Although critical aspects of the regulatory process that would result from the VALID Act have yet to be decided, one of which would be a laboratory diagnostics user fee agreement – LDUFA perhaps – Bennett says although negotiations with the FDA and other stakeholders have led to several changes in favour of laboratories, he still has concerns about the transition. Firstly, he wonders whether the five-year transition period specified in the current legislative document – three of which he believes it will take for the FDA to write the necessary guidance documents – might not be long enough. “That only leaves two years for labs to move into compliance, and going from being a CLIA-regulated laboratory to being an FDA-regulated laboratory is a huge, huge jump. I’m a little worried that’s not going to be sufficient time.” His second concern is with the FDA’s ability to set up the comprehensive test information system (CTIS) required to drive submissions and adverse event reporting, especially when it could be flooded with submissions right away due to the rules on grandfathered tests laid out in the VALID Act.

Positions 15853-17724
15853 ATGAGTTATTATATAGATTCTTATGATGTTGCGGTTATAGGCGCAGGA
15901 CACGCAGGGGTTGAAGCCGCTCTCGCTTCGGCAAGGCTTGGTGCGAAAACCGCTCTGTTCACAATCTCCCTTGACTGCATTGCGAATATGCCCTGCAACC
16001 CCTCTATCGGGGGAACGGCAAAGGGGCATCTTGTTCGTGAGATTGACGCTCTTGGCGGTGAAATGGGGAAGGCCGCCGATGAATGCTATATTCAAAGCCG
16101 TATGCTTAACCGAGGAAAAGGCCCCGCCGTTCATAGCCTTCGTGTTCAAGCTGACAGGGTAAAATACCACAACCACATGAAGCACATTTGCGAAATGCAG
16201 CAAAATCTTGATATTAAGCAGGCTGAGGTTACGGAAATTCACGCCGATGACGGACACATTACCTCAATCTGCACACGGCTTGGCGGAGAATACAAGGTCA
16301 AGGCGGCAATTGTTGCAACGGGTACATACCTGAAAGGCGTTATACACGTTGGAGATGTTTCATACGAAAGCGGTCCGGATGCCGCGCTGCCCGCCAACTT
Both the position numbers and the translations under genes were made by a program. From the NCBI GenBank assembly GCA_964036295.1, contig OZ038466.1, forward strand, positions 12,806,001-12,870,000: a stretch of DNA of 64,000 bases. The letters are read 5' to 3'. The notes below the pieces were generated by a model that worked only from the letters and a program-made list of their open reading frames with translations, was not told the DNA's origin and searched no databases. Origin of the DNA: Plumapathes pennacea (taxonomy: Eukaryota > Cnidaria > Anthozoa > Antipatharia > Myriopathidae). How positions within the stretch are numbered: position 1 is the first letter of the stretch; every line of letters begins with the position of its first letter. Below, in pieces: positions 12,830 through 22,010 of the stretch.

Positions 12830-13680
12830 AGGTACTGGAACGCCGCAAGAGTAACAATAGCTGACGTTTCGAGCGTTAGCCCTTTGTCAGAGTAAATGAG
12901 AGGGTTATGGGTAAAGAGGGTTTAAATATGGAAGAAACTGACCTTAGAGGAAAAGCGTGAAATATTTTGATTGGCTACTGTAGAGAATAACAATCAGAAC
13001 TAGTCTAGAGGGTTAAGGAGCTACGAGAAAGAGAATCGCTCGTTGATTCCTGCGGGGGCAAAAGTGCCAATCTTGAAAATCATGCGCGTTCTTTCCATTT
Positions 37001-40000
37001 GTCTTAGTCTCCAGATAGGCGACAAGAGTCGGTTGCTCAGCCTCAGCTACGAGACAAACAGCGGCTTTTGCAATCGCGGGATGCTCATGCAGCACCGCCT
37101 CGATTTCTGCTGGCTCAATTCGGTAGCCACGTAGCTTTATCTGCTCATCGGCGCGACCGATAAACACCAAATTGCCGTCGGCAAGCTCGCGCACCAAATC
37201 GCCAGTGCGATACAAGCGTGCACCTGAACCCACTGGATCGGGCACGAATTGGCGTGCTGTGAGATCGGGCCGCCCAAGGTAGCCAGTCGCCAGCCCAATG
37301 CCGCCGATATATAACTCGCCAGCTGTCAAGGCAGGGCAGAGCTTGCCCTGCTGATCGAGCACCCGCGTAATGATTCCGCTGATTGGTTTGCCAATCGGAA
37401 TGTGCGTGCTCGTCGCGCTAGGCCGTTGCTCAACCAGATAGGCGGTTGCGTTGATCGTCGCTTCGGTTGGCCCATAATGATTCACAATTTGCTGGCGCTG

“The FDA is not an IT company,” he quips. “I’m a little bit nervous about their ability to get CTIS up and running. It’s estimated there’s something like 100,000 LDTs on the market right now. Granted most of them would be grandfathered, but if even a percentage of them start having test modifications that would need to be submitted, I’m afraid that FDA is going to get slammed and not be able to handle it.” Citing the volume of EUA submissions the FDA had to get through over the past few years of the pandemic, Bennett foresees such a situation occurring again but much worse.

“For Covid EUAs they got a couple of thousand and it brought the agency to their knees,” he says. “Now they’re going to get tens of thousands of submissions in fairly short order. It’s going to be rough for them.”